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Can’t get enough Google? You’re in luck.
The company, a division of Alphabet Inc., has announced that it will expand its Cloud services to five new regions, and build three new submarine cables to service its capacity needs.
Google’s Cloud platform is already up and running in thirteen regions including Tokyo, Taiwan, Mumbai, Singapore, Sydney, London, Belgium, Frankfurt, Sao Paulo, Oregon, Iowa, Northern Virginia, and South Carolina. The company estimates that its network currently accounts for 25% of all internet traffic.
The platform will expand to Hong Kong, Los Angeles, Montreal, the Netherlands, and Finland. This means companies in these regions who leverage Google’s Cloud Platform for their server capacity in these regions will experience higher performance and fewer service disruptions.
Those who live in these regions, according to Google, should be excited.
“Overall, these investments mean faster and more reliable connectivity for all users and customers,” a Google spokesperson told Mashable. The new regions will “give customers high performance levels, high availability local computing, flexibility of deployment and scalability for their applications and data.”
Google is also constructing, or taking part in constructing, three undersea cables, which will be commissioned in 2019. Customers in the areas these cables connect will experience faster and better Google Cloud Platform and G Suite services as a result of the increased network capacity and connectivity.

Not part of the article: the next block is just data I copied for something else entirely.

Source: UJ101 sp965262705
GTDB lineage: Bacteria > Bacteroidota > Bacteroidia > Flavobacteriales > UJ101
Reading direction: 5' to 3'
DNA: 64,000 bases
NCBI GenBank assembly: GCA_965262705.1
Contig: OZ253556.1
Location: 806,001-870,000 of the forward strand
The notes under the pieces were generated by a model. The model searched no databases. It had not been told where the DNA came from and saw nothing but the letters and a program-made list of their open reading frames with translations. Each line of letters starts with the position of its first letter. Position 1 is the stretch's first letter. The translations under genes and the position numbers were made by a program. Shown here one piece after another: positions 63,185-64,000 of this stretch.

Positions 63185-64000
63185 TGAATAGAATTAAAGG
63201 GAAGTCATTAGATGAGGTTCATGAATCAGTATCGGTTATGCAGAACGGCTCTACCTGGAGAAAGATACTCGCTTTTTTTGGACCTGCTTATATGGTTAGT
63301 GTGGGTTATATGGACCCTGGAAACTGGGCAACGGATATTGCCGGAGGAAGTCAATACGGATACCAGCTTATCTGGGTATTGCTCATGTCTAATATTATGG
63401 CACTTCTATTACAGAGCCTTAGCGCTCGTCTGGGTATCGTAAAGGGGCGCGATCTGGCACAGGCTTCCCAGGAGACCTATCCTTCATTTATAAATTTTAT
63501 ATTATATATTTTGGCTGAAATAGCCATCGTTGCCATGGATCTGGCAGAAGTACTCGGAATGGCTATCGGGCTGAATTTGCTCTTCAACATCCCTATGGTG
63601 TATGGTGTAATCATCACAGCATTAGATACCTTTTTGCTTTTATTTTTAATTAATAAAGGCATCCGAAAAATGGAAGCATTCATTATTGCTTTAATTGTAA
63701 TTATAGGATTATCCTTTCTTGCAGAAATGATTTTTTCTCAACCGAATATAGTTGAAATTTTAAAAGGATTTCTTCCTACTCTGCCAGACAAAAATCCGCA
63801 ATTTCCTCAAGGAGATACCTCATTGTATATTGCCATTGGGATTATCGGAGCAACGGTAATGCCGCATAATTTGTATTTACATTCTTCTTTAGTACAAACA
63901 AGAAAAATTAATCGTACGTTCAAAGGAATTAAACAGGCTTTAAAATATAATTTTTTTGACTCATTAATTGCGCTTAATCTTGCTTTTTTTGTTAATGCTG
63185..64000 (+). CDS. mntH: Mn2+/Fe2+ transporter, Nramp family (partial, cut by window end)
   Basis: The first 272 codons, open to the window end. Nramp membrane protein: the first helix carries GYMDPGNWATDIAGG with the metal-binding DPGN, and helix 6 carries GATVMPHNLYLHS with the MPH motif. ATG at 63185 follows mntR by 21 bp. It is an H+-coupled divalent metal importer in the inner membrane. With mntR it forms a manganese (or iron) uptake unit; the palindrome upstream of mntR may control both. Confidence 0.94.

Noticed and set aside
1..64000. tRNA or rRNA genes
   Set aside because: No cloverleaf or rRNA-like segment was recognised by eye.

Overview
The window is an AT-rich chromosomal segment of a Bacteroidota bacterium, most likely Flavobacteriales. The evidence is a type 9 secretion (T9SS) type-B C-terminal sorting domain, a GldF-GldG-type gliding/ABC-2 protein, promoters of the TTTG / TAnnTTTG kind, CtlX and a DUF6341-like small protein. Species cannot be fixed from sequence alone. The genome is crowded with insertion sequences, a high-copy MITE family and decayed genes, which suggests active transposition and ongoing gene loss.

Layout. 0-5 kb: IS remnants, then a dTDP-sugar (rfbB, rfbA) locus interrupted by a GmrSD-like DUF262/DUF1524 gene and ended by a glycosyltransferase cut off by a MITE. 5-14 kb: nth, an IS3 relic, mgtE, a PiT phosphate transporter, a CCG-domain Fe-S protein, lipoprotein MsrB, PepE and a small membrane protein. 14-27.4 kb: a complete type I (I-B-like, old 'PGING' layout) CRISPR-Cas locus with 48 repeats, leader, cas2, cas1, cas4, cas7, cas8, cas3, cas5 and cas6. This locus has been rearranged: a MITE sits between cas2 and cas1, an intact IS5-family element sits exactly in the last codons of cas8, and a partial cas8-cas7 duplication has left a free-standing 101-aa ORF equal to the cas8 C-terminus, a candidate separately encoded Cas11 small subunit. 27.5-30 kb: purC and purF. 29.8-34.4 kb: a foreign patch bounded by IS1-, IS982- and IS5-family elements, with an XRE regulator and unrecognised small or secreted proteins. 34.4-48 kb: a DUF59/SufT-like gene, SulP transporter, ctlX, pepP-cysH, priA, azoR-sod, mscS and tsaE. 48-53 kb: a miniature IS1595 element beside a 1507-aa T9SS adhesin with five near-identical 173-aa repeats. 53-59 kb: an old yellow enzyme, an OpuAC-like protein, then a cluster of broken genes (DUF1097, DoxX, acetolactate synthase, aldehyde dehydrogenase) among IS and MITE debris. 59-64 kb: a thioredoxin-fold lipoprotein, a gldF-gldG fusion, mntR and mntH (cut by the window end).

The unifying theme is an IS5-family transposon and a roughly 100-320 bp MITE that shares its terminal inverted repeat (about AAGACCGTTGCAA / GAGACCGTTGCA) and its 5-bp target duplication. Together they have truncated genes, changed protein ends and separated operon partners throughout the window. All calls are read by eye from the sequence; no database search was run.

They join eight additional cables in which Google has direct investment, as well as many more from which the company leases capacity. Google is also invested in Indigo which connects Australia, Indonesia, and Singapore, and PLCN which connects Hong Kong and Los Angeles, both of which will also enter service in 2019.
“Overall, these investments mean faster and more reliable connectivity for all our users and customers,” the company says. “Subsea cables increase capacity and latency to these regions.”
The Curie cable will connect California to Chile. Of the three cables, Curie is the only one that Google privately owns. Google will become the first major non-telecom company to build a private intercontinental cable.
As the sole owner, Google will have complete control over Curie’s design and construction. “Once deployed, we can make routing decisions that optimize for latency and availability,” the company said.
Google is also working with Facebook, subsea network manufacturer Aqua Comms, and industrial group Bulk Infrastructure on the Havfrue cable, which will connect the U.S. east coast to Denmark and Ireland.
The conglomerate has tapped undersea communications system supplier TE Connectivity to construct the cable. TE has already begun scoping out the cable’s potential route.
Google is also working with telecommunications infrastructure company RTI Connectivity and IT manufacturer NEC Corporation on the HK-G Cable, connecting Hong Kong and Guam. The cable will deliver what NEC refers to as “much-needed expansion of communications networks between Asia and the United States.”
Basically, watch out, world. Google is coming to you, and it’s coming fast.